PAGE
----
Monday 27 May, 2019

ODPM admits to communication problems in face of criticism

Retired Col Dave Williams, Deputy CEO, ODPM

Retired Col Dave Williams, Deputy CEO, ODPM

Col Dave Williams, Deputy CEO, Office of Disaster Preparedness and Management (ODPM), has assured that communication among agencies will improve when it comes to disseminating information in types of disaster.

Speaking at a press conference on Friday, Williams admitted there was a breakdown in communication.

The ODPM has been criticised for its lack of communication via its social media channels and the media following widespread flooding in various parts of Trinidad.

“The response agencies were alerted, the disaster management agency did go out but we experienced communication problem where agencies were not able to communicate with each other,” he said, noting that they were able to identify what happened and have agreed on certain new protocols that would make communication with agencies faster.

Asked to clarify on the communication problems, he said it was difficult to reach people when they were called.

“You see this as a big thing, we see this as a small thing,” he said when grilled by the media.

He said the agencies also depend on members of the public to alert them of problems.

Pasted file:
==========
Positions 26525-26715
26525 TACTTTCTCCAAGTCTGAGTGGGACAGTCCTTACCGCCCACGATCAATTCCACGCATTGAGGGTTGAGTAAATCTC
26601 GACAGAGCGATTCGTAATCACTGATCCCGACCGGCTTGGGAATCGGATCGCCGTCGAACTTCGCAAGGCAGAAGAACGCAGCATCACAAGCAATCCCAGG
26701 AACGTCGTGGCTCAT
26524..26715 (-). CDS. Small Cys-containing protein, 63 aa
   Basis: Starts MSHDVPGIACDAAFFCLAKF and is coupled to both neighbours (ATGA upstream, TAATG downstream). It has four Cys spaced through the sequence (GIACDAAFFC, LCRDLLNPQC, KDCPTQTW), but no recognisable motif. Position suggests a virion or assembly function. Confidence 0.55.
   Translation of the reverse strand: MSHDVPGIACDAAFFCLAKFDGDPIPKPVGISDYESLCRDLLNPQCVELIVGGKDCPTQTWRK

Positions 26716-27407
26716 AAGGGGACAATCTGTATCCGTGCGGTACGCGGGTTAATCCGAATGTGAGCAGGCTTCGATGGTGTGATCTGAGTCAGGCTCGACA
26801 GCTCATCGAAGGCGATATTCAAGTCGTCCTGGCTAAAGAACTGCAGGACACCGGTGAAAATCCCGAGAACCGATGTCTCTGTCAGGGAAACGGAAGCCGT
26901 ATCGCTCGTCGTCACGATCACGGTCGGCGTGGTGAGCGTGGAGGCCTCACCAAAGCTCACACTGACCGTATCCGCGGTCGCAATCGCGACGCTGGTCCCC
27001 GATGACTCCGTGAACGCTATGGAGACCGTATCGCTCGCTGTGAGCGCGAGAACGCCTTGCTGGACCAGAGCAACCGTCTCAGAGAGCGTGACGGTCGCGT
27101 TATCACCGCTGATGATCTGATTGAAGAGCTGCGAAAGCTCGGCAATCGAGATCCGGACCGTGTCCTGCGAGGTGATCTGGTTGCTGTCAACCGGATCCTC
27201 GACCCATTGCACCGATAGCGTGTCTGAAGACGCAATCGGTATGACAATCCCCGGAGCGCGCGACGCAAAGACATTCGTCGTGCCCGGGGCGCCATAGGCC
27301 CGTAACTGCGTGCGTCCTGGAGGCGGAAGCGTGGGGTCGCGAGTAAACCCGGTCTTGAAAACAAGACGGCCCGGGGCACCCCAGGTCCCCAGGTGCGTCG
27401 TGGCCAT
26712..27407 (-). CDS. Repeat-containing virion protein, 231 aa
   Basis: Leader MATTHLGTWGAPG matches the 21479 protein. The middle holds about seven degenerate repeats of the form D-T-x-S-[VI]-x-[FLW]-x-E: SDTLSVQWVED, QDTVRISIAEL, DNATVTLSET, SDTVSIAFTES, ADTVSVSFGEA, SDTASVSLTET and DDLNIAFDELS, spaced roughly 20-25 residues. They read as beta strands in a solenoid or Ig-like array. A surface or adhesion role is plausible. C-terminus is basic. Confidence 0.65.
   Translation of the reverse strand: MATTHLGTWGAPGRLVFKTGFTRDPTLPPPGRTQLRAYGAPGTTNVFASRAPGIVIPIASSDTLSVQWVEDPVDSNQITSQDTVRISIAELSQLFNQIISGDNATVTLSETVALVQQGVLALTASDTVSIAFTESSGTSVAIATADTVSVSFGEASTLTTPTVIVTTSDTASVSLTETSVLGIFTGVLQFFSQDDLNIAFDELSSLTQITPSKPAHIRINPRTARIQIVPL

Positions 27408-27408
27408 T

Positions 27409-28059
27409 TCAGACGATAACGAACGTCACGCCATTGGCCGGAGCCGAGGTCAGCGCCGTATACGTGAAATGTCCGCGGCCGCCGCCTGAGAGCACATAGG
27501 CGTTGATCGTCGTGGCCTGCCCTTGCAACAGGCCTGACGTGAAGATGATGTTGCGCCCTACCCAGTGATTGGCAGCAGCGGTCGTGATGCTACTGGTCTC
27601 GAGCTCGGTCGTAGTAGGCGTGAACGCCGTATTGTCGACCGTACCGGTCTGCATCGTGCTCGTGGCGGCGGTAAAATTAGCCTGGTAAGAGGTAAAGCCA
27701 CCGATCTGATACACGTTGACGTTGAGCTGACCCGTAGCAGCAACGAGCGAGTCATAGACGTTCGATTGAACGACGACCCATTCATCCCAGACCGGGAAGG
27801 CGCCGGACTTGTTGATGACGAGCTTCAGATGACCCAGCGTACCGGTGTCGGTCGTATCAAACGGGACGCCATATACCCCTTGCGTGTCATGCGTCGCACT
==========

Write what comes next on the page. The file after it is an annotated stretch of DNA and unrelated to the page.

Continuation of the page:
“We want members of the public to make a call. It would have been great for folks experiencing flood waters to call any one of the emergency numbers and that sets in train a response from any of the agencies. Communication didn’t happen the way we would have liked so they weren’t aware of the problems till after people were caught in flood waters. We need to find a way of getting information to agencies earlier,” he said.

He said they do not depend solely on the public but rely on responsible behaviour of people to alert them to problems which they will verify before responding dependong on the circumstances.

Williams said one of their main challenges was getting information to the public at night.

“So one of the things we have to make better use of is social media and we yet have to overcome the challenge of getting emergency type information out to the general public at night because contact with media houses and how they operate do not make communication as we like it, that has to be improved. The channels of communication that we have now do not give us the full speed of communication as we would like,” he said.

Asked why the OPDM took so long to speak to the public, Williams said a press release was issued on Thursday.

Williams said ultimately the responsibility in disasters lies with everyone.

“All the pushback thus far is on the state, reasonable, but what are we doing as individual householders to be ready, do we pay attention to the weather reports, do we consider what impact the weather reports have on us as we stay at home and want to go out or want to go out and come back in?. I am saying that preparedness requires everyone, the State, the local government authorities, the individual as a household and the individual to take measures to be ready for these circumstances,” he said.

He said while they would like to get to people within 24 hours, households should be prepared to survive 72 hours without assistance.

He said 11 of the 14 municipalities were impacted by flooding.

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